March 18

There are US landings on Panay by 14,000 men of 40th Infantry Division commanded by General Brush in the area near Iloili.  There is little opposition from the Japanese at first.

March 19

In the northward attacks along the west coast I Corp takes Bauang south of San Fernando on Luzon.

March 23

On Luzon, San Fernando is taken by I Corps with help from Filipino guerrillas.

March 26

About 14,000 men commanded by General Arnold and drawn from the units of the American Division land just south of Cebu City.

March 27

Cebu City is taken by the US.

March 29

There are US landings in the island Negros near Bacolod.  The landing force is from 185th Regiment. The Japanese on this island will fight very fiercely.

April 1

General MacNider's 158th Regiment lands at Legaspi in the southeast of Luzon and takes the town and airfield nearby.  There is no Japanese resistance at first.  Elsewhere on Luzon the US forces are beginning to make ground toward the southeast of Manila after hard fighting against General Yokoyama's Shimbu Group. Yamashita's forces in the north of the island have been fighting hard against both regular American units and guerrillas.

April 2

Part of the US 163rd Regiment is landed on Tawitawi in the Sulu Archipelago.

April 3

Part of the US 40th division land on Masbate to help the Filipino guerrillas who have controlled part of it for several days.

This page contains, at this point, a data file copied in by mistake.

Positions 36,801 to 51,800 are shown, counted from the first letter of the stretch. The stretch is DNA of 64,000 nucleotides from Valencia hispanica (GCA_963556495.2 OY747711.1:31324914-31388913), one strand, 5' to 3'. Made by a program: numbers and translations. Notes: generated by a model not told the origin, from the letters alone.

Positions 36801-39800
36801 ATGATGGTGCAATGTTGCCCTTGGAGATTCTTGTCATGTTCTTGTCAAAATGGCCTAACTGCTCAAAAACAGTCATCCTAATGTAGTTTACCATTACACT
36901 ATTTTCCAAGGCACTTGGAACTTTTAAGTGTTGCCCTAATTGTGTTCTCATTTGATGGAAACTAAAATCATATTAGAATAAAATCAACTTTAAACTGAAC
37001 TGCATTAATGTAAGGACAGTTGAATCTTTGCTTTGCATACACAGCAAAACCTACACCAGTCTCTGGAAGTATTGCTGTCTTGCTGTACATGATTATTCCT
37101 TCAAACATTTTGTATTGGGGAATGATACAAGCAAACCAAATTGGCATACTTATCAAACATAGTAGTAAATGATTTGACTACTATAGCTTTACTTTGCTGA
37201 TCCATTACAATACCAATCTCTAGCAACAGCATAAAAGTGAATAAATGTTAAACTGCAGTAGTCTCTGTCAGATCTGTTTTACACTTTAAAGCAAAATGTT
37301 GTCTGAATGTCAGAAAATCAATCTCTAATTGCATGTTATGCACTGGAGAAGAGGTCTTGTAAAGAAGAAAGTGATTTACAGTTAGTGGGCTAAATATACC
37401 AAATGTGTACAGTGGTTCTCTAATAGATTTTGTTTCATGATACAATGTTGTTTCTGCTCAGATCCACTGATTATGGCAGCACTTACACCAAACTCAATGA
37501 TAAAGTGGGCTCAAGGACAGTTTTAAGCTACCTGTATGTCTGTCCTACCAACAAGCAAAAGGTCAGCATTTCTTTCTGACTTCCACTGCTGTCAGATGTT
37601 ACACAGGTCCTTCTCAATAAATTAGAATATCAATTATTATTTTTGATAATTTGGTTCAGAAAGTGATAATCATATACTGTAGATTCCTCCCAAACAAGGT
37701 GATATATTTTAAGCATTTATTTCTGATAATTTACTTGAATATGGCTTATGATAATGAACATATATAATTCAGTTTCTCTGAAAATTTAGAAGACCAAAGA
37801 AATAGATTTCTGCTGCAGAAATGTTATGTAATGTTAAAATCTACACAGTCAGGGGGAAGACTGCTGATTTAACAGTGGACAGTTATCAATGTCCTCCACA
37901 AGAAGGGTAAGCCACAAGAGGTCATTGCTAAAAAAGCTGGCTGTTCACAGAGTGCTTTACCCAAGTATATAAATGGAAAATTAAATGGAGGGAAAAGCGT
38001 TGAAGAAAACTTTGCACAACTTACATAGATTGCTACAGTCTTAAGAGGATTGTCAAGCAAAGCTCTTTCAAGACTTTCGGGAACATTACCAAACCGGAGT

April 8

The US forces are reinforced by the landing of a second regiment in the northwest of Negros near Bacolod.

April 9

The 163rd Regiment of the 41st Division lands on Jolo.  There is no Japanese resistance.  Other 41st Division units land on Busuanga in the Calamian group.

April 10

On Luzon the advance of the XIV Corps reaches Lamon Bay and the coastal town of Mauban is captured.

April 11

Units of the Americal Division land on Bohol.

April 13

In Manila Bay US forces land on Fort Drum, "the Concrete Battleship" and begin to pour 5000 gallons of oil fuel into the fortifications.  This is then set on fire and burns for five days eliminating the Japanese garrison. On 16 April a landing on Fort Frank finds it abandoned. This completes the capture of the islands in Manila bay.

April 14

The US XIV Corps continues its advance onto the Bicol Peninsula in the southwest of Luzon.  Calaug is taken.  In the north Luzon ! Corps is still attacking near Baguio, but can only make very slight progress.